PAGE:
Russia started vaccinating people against the corona virus on Saturday.
People in Moscow could get the shot in 70 clinics, with teachers, doctors, medical staff and social workers first in line.
The city’s coronavirus task force confirmed that the Sputnik V vaccine is now being deployed.
“You work at an educational institution and have the highest priority for the free COVID-19 vaccine,” read a phone text message a teacher received early Saturday.
President Vladimir Putin has commissioned a nationwide voluntary vaccination program starting next week.
He said Russia will have produced two million doses of vaccine in the coming days.
The head of the Russian Direct Investment Fund (RDIF), Kirill Dmitriev, said in an interview with the BBC on Friday that Russia expects to give the vaccine to about two million
people this month.
“In the first five hours, 5,000 people signed up for the injection teachers, doctors, social workers, the ones most at risk to their health and life today,” Mayor Sergei Sobyanin wrote on his personal website on Friday.
Russia has already vaccinated more than 100,000 high-risk people, Health Minister Mikhail Murashko said earlier this week during a separate presentation to the United Nations on Sputnik V.
One of the first people to sign up for the Moscow rollout, Nadezhda Ragulina, a Moscow clinic administrator, said she wanted the vaccine because she had witnessed many COVID-19 patients.
“This is my decision … Some people in my area also have an experience (with COVID-19),” she said.
“That’s why I want to protect myself, my family members, to obtain immunity,” she told state channel Rossiya-24.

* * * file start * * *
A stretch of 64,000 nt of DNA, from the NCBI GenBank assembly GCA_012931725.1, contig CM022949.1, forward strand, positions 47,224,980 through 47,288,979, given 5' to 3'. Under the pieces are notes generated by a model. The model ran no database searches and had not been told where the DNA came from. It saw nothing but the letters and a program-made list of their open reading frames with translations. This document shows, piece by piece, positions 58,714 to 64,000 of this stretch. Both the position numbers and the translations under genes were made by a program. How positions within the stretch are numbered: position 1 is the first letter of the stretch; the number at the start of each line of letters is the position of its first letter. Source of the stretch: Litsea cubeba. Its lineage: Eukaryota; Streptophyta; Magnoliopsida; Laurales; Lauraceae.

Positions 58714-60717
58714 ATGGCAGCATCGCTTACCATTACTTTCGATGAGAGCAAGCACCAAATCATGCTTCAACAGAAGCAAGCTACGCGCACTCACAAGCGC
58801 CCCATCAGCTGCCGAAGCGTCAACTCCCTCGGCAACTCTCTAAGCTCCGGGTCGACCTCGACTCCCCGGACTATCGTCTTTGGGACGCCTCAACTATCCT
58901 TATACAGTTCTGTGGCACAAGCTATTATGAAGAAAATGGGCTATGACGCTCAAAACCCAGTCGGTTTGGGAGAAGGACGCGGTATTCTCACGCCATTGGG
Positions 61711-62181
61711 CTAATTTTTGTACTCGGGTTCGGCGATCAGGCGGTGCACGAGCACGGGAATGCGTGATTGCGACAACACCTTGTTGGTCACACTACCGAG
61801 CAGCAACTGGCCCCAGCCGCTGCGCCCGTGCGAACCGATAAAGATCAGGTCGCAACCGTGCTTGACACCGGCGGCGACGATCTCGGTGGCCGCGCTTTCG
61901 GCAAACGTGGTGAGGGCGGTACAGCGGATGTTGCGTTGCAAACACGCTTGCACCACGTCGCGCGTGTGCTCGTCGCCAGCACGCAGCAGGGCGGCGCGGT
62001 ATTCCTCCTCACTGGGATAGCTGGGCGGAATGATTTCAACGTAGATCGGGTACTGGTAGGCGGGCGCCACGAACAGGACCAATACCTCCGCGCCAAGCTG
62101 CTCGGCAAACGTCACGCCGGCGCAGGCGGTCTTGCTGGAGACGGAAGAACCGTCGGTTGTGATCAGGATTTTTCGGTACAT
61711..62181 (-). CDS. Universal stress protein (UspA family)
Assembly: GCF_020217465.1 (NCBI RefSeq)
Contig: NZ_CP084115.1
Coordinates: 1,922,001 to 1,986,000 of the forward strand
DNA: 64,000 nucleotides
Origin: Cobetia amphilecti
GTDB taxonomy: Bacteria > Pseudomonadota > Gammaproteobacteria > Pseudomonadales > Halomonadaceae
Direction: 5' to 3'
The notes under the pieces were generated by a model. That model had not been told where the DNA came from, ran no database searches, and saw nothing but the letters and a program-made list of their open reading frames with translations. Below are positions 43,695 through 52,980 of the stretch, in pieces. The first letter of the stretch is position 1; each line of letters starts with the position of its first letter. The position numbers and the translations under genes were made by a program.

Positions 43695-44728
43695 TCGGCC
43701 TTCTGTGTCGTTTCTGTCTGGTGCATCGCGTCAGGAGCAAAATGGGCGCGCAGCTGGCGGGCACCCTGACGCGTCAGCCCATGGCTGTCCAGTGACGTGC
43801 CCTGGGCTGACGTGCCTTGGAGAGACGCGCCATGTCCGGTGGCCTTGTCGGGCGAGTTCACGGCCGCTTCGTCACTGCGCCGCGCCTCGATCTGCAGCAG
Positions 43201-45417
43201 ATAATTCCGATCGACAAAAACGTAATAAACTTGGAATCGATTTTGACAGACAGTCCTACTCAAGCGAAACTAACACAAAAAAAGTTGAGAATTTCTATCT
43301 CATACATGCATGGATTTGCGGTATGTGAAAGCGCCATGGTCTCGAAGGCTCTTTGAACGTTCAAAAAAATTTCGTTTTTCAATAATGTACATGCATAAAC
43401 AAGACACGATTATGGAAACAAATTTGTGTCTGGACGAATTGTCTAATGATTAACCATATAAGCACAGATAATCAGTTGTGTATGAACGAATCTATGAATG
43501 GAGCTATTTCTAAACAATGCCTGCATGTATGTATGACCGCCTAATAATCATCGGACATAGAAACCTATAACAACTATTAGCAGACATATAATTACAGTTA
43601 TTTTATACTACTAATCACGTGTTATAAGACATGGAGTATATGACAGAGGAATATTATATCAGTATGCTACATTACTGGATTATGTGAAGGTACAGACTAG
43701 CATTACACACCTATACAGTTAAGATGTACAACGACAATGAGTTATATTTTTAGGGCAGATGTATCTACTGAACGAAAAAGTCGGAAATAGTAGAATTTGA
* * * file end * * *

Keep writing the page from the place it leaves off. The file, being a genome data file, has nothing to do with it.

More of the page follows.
Moscow, a city of about 13 million inhabitants, has been the epicenter of the Russian coronavirus outbreak.
It reported 7,993 new cases Saturday, compared to 6,868 the day before and well above the daily figures of about 700 observed in early September.
The age for those receiving injections is limited to 60. People with certain underlying health conditions, pregnant women, and those who have had respiratory disease in the past two weeks are excluded from vaccination.
Russia has developed two COVID-19 vaccines, Sputnik V, which is supported by the Russian Direct Investment Fund and another developed by Siberia’s Vector Institute, with the final tests for both still to be completed.
Scientists have expressed concern at the speed with which Russia has been working, giving the green light to regulations for its vaccines and launching mass vaccinations before full
the safety and efficacy test was completed.
The Sputnik V vaccine is given in two injections, with the second dose expected to be given 21 days after the first.
The UK is the first major Western power to approve a vaccine for rollout, and the shot will be made available to the most risky countries on Tuesday.
Scientists in Europe and the US seemed to cast some doubt on the regulatory processes in Britain, although the British authorities insist that there were no corners.
Russian Deputy Prime Minister Tatiana Golikova said on Friday that the vaccinees should avoid public places and reduce their intake of drugs and alcohol, which can suppress the immune system, within the first 42 days after the first shot.
Moscow closed all public places, including parks and cafes, with the exception of delivery at the end of March, while police patrolled the streets looking for those breaking the rules.
However, the restrictions were relaxed from mid-June.
Russia as a whole reported 28,782 new infections on Saturday, the highest daily figure, bringing the national total to 2,431,731, the fourth highest in the world.
In October, certain restrictions were reintroduced, such as distance learning for some high school students and a 30% limit on the number of employees allowed into offices.